What Do You Do When You're Afraid

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You know, when you have to do something that frightens you in some way - mentally or physically. Any good tricks out there to stop the sweaty palms and butterfly stomach?

-- Catherine (catherine@cmjcom.com), October 12, 1999


Hey! Thanks! I found some very useful things in those responses - which were pretty helpful to me. Thanks a lot, guys :))

-- Catherine (catherine@cmjcom.com), October 14, 1999.

i breathe deeply, concentrating on exhaling completely.

-- emma (goddess@worldnet.fr), October 12, 1999.

Think of something worse that could be happening, think of what you're going to do afterwards to make the frightening thing part of a series of things, not the one thing.

-- Chris (chris@clatimer.freeserve.co.uk), October 12, 1999.

"Jay, honey?" "Yeah?" "Can you c'mere? Just for a sec."

There are a couple of breath tricks. They don't work as well, but they're more reliable in the sense that I don't need anyone's help to do them. 1) Breathe in as you count to 1. Breathe out for 2. Breathe in for 2. Breathe out for 4. Breathe in for 4. Breathe out for 8. Continue as far up the 2-powers as you can. I don't *like* this one. It doesn't *feel* like it's helping while I'm doing it. But it takes a fair amount of concentration and the physiological effects are quite good, and it almost always works. 2) Count breaths. Don't stop doing what you're doing. Don't try and breathe funny, or special. Just count. Up to ten. Then start over at one. If you lose count or go past ten by mistake, just start over at one. Don't think about it much. This is what I pull out to 'keep it together' when I'm teary, depressed-to-the-point-of-incoherency, and need to Go Out In Public. I'm terrified of physically demonstrating vulnerability around other than a select few, y'see (and nervous of it around them). And so I count breaths. And I do the things I am supposed to do. And I *don't* break down crying (howling, weeping, shaking, curling foetal) somewhere that I am terrified of doing so.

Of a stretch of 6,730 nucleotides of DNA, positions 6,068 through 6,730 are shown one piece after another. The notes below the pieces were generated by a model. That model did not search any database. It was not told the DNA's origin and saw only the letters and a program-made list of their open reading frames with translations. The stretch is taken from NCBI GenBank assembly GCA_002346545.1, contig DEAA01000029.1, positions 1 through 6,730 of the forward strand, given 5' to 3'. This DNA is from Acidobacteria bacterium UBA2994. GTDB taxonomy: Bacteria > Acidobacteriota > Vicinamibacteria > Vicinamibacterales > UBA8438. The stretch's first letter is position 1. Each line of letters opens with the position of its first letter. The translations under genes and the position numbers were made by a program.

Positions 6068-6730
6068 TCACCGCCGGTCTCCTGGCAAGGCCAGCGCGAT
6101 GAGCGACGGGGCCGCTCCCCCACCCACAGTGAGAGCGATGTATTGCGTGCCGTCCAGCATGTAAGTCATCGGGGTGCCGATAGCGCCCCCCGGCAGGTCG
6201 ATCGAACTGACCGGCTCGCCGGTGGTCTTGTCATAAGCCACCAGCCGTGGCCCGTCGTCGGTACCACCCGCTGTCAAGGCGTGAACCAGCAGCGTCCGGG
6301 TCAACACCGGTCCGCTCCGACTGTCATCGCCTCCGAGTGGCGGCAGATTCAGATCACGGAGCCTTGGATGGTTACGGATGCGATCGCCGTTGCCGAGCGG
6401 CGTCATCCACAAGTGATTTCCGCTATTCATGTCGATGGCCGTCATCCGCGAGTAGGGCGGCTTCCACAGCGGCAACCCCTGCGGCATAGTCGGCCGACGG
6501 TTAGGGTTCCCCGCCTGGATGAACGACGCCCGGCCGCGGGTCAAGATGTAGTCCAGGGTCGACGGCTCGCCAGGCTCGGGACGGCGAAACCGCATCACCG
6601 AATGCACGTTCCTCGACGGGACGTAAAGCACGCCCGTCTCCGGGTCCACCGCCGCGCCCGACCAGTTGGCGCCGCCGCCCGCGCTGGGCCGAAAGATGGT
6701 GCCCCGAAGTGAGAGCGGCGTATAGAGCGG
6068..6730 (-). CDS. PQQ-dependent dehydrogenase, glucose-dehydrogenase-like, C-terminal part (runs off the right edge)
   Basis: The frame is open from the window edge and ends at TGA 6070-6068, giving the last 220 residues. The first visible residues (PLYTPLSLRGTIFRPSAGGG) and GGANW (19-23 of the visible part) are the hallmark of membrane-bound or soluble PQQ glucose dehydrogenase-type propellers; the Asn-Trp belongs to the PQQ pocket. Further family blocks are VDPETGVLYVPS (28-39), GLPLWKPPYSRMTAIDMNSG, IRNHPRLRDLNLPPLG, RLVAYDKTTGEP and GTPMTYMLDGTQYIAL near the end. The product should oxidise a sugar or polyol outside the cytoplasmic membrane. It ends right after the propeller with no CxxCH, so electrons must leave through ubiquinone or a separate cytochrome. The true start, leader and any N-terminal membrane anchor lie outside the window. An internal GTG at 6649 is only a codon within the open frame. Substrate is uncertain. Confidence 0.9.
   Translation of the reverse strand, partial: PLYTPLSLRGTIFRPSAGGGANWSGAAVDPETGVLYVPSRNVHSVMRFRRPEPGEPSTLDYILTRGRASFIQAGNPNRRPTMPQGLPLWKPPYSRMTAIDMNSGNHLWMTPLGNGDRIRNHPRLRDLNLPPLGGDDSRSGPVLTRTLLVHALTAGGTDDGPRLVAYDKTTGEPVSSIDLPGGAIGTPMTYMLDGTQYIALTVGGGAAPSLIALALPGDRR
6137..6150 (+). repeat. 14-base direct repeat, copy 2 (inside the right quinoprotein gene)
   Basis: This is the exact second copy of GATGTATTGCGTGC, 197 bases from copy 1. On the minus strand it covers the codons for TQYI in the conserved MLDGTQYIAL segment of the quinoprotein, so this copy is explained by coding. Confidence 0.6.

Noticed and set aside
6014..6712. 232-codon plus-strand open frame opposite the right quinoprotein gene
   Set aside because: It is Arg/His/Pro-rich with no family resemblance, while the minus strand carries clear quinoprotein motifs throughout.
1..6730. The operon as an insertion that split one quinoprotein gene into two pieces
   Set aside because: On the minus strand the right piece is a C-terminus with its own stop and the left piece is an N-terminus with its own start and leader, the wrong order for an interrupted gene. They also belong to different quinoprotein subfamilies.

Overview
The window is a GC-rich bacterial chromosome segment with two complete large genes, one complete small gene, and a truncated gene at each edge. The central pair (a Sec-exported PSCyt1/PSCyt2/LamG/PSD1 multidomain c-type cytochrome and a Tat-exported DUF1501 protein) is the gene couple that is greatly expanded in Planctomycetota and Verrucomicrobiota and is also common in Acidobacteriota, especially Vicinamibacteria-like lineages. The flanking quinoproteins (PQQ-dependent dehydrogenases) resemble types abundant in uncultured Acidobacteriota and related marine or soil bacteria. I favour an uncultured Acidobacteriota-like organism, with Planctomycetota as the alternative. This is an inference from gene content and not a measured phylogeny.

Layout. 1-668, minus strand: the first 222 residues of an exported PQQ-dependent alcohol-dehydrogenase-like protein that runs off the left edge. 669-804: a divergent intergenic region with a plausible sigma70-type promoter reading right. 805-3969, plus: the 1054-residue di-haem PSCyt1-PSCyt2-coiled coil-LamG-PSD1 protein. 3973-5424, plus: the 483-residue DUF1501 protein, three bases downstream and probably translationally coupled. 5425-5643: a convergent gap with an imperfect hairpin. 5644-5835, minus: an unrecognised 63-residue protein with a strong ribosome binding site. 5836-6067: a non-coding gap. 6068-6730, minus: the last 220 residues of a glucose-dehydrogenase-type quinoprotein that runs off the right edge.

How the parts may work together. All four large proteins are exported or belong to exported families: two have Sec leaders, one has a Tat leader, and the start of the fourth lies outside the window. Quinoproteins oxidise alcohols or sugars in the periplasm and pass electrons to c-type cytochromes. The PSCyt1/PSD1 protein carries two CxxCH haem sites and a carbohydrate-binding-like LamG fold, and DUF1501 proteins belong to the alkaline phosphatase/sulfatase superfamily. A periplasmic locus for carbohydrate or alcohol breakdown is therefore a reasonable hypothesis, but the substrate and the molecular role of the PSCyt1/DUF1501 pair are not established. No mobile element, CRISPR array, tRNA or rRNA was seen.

NB: the first one was learned at my dad's insistence. the second one was casually mentioned in one or the other of Ken Wilber's books, though I'm sure he learned it from someone who learned it from someone who... PS: Ken Wilber's books are VERY VERY good.


-- Marianne Aldrich (marseillaise@hotmail.com), October 12, 1999.

Funny how we are all talking about breathing, because I was going to mention that too.